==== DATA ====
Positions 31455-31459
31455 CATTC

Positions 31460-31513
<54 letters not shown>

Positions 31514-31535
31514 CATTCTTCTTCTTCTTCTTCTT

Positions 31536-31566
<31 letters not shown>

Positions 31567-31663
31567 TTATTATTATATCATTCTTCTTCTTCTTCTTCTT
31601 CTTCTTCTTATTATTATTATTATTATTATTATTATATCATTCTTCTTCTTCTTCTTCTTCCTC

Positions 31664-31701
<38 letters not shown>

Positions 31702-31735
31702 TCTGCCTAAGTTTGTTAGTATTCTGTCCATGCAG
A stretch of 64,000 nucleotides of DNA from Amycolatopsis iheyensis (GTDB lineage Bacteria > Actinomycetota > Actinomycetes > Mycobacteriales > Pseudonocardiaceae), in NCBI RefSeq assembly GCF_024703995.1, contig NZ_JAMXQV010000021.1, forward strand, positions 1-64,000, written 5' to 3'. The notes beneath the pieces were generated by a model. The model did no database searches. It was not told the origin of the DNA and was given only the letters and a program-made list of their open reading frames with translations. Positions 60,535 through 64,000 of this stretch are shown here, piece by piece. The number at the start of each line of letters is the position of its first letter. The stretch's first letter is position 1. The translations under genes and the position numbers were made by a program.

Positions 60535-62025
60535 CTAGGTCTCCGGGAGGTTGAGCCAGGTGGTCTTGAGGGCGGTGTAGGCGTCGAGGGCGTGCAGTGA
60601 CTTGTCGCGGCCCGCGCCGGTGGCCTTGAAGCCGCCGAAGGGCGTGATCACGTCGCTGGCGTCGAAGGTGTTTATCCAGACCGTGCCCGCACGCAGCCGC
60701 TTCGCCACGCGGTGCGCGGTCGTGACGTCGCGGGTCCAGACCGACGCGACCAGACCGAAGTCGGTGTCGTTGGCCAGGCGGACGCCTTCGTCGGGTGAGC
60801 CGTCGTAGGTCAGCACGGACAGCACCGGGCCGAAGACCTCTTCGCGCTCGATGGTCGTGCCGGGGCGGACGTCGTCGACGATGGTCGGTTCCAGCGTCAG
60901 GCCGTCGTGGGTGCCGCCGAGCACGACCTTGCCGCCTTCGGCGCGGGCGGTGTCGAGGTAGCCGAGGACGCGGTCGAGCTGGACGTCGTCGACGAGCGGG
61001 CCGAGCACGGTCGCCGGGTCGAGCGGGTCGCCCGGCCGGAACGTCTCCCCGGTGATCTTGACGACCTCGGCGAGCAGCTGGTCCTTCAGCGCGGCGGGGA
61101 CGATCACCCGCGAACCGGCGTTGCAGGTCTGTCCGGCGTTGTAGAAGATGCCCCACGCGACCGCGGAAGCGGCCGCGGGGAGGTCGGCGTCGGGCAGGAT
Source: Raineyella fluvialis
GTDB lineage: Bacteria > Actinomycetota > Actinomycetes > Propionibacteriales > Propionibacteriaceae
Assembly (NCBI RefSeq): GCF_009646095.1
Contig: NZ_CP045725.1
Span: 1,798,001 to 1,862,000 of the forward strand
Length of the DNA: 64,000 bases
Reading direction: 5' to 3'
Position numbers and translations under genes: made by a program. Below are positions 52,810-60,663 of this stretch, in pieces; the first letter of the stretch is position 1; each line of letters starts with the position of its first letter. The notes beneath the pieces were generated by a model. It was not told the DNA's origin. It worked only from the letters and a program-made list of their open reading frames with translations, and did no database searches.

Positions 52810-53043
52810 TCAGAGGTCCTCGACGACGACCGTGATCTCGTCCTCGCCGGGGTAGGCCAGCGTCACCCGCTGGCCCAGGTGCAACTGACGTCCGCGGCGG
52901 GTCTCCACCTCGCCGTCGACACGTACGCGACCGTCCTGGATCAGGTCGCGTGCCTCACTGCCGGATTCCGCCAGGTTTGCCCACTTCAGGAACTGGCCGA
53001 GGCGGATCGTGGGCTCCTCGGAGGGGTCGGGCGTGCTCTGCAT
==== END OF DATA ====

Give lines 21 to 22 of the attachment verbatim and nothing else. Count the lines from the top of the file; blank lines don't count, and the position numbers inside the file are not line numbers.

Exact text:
60801 CGTCGTAGGTCAGCACGGACAGCACCGGGCCGAAGACCTCTTCGCGCTCGATGGTCGTGCCGGGGCGGACGTCGTCGACGATGGTCGGTTCCAGCGTCAG
60901 GCCGTCGTGGGTGCCGCCGAGCACGACCTTGCCGCCTTCGGCGCGGGCGGTGTCGAGGTAGCCGAGGACGCGGTCGAGCTGGACGTCGTCGACGAGCGGG